March 1, 2022

Management of occupational fatigue in nurses

By: Judy Mathias

Editor's Note

This study by researchers at School of Nursing, University of Wisconsin-Madison, describes the development of a fatigue risk management tool that can be used by nurses to pursue balance between work demands and capacity to meet those demands.

Interviews with 21 nurses identified four design goals for the tool:

  • Include data on demands and capacity that account for nursing work complexities.
  • Augment current nursing processes; don’t add more work.
  • Enable and support proactive decisions and management actions.
  • Be flexible to meet the needs of different nursing specialties, perspectives.

These goals led to the development of seven design principles, which were applied to two initial design concepts for tools to support fatigue risk management—one to facilitate shared situation awareness about work demands in real time for all nursing staff on a particular unit, and one with a visual interface with options to trend fatigue and display it with organizational outcomes (eg, patient safety metrics, nursing care quality indicators, and workforce measures such as turnover, illness and injuries, and job satisfaction).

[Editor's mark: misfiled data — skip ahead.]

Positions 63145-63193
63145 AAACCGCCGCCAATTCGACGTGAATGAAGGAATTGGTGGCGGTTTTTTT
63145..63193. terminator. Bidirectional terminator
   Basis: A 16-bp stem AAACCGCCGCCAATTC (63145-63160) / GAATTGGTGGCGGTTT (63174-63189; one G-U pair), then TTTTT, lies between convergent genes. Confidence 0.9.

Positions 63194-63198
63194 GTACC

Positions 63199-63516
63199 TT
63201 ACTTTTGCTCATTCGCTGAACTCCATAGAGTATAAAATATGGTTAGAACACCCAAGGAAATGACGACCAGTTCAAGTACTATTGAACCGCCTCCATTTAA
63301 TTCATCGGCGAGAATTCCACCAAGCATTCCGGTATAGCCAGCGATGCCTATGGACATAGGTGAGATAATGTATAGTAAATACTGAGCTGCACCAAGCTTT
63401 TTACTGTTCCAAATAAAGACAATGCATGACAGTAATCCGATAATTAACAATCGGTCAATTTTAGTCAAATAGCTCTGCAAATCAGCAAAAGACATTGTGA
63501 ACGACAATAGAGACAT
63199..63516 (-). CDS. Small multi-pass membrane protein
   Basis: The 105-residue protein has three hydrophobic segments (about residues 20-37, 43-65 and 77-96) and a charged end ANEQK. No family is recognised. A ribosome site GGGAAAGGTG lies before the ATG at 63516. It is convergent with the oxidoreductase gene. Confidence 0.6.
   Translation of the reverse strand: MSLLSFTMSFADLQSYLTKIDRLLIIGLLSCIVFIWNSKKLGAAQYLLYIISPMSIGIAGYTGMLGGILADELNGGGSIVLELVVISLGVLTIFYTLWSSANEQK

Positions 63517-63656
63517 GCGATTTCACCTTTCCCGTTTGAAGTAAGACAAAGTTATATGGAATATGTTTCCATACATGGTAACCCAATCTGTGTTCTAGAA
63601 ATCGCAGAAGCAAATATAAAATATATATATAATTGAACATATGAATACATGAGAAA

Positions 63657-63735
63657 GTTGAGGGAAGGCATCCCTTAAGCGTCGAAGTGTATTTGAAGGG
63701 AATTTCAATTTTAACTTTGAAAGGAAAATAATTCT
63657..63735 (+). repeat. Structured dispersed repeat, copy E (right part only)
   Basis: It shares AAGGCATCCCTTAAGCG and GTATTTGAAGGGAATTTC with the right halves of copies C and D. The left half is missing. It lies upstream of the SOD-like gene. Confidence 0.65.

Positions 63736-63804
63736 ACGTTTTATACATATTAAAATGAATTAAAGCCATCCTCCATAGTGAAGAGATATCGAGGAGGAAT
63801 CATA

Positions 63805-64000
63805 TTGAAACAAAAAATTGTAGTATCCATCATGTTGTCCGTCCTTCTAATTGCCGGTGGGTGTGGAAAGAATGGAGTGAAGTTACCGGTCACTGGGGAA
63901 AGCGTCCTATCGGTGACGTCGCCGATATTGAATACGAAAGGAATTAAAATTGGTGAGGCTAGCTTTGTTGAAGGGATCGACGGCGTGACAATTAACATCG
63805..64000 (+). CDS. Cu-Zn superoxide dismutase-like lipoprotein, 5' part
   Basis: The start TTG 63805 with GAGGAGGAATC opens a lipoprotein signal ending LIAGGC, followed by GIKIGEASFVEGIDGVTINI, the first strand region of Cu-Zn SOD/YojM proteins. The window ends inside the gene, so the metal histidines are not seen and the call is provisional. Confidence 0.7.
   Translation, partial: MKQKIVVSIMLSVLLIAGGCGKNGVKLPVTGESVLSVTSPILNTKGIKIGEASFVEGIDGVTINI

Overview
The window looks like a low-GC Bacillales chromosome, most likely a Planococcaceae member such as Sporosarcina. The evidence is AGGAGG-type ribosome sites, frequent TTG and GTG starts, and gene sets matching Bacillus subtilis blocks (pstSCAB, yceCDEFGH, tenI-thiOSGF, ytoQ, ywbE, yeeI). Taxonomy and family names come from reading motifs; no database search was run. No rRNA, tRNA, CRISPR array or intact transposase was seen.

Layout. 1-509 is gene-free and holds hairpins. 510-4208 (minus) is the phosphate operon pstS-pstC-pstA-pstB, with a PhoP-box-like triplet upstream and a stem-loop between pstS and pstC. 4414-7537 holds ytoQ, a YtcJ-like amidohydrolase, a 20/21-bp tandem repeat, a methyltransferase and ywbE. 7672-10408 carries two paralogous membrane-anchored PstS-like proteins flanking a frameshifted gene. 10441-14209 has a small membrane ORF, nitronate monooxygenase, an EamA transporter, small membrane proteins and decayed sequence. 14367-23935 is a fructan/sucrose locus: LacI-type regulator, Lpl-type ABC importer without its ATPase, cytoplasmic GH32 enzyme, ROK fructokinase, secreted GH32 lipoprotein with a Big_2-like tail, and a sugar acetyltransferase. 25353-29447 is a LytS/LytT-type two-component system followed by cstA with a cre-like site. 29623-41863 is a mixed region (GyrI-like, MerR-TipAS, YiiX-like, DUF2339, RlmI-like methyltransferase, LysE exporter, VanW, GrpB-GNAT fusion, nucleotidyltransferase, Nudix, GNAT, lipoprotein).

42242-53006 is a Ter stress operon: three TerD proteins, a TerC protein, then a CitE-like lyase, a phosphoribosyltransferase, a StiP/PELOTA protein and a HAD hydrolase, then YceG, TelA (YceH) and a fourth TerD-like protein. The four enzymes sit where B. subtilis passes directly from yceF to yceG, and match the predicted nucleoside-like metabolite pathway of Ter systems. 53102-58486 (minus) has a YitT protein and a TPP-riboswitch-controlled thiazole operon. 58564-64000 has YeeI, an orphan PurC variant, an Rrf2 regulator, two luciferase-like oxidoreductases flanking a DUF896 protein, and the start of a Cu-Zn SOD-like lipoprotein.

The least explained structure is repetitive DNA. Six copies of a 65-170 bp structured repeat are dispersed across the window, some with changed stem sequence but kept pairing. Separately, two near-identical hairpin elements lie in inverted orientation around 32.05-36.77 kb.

Considering the impact of the COVID-19 pandemic on the prepandemic state of nurses’ stress, burnout, and poor well-being, there is an urgent need to institute fatigue risk management, the authors say.


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